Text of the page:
State Policy Examples

When advocating for computer science education policy at the local and state level that will broaden participation in computing, it is helpful to understand the policies that exist in other states. Due to educational policy being a state decision, not all policies can be directly translated into a new setting, however the examples on this page can serve as models for your state to consider when developing new policies, considering amendments, or building implementation plans for existing policy.

Our work to broaden participation in computing will only have its full desired impact if we actively confront the structures in our society at large, and educational institutions specifically, that fail to recruit, enroll, and retain students who are historically underrepresented in computer science pathways. We acknowledge that the CS profession and the CS education community have explicitly and implicitly erected barriers to the participation of women, Black/African Americans, Native Americans and indigenous peoples, Hispanic Americans, American Indians, Alaska Natives, Native Hawaiians, Pacific Islanders, persons from economically disadvantaged backgrounds, people identifying as LGBTQ, and persons with disabilities. In order to build equitable CS education pathways, new CS education policies must not only take these barriers into account, but also begin to remove them so that all communities can experience CS opportunities.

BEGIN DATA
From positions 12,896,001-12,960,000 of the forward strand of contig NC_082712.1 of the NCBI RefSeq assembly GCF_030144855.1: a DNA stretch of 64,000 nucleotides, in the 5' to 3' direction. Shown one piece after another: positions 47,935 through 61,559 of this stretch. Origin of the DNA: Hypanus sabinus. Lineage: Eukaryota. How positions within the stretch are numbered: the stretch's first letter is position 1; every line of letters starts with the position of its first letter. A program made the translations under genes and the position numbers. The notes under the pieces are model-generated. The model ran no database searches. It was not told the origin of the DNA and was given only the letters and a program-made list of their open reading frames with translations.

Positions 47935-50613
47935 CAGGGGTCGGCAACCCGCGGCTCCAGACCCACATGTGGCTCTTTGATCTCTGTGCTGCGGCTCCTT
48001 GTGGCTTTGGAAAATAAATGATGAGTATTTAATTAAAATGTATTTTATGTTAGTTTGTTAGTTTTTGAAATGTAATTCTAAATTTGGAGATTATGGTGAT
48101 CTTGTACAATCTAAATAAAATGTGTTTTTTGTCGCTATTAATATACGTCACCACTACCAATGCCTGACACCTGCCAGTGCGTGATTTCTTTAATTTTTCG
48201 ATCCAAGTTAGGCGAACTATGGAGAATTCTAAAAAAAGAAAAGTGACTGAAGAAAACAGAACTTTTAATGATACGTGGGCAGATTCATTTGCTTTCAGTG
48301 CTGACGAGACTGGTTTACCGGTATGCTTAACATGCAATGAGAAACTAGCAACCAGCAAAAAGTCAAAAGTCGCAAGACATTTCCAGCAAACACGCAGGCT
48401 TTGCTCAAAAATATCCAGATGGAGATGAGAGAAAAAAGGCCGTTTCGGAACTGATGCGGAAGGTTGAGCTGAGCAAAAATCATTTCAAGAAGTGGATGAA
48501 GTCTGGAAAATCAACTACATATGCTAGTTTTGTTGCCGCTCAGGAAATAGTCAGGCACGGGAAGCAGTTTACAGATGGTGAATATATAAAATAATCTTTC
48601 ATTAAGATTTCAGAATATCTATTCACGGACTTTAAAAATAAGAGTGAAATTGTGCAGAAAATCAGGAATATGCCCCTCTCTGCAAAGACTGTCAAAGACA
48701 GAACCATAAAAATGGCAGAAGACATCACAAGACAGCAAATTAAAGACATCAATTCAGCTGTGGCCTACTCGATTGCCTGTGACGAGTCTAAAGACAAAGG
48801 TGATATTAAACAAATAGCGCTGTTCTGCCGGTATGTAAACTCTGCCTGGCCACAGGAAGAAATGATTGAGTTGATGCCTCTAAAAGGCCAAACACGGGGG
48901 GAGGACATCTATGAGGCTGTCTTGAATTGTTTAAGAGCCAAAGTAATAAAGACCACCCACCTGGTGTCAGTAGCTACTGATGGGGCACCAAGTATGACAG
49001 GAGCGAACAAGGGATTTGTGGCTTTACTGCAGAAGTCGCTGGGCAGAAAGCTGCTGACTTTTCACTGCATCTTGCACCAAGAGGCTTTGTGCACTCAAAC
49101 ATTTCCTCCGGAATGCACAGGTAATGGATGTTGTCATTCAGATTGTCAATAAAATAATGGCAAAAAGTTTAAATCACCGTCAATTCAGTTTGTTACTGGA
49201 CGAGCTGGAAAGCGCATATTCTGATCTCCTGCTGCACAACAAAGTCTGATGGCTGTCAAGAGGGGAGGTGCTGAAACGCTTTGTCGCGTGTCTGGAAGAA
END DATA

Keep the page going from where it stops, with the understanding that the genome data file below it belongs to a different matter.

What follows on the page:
ECEP is currently working on a project that will identify policies that are deemed ‘equity-explicit’, meaning that the policy either drives actions focused on increasing the number and diversity of students in computing pathways, or has language that explicitly identifies priority populations of students to be reached in computing. This page will be updated regularly.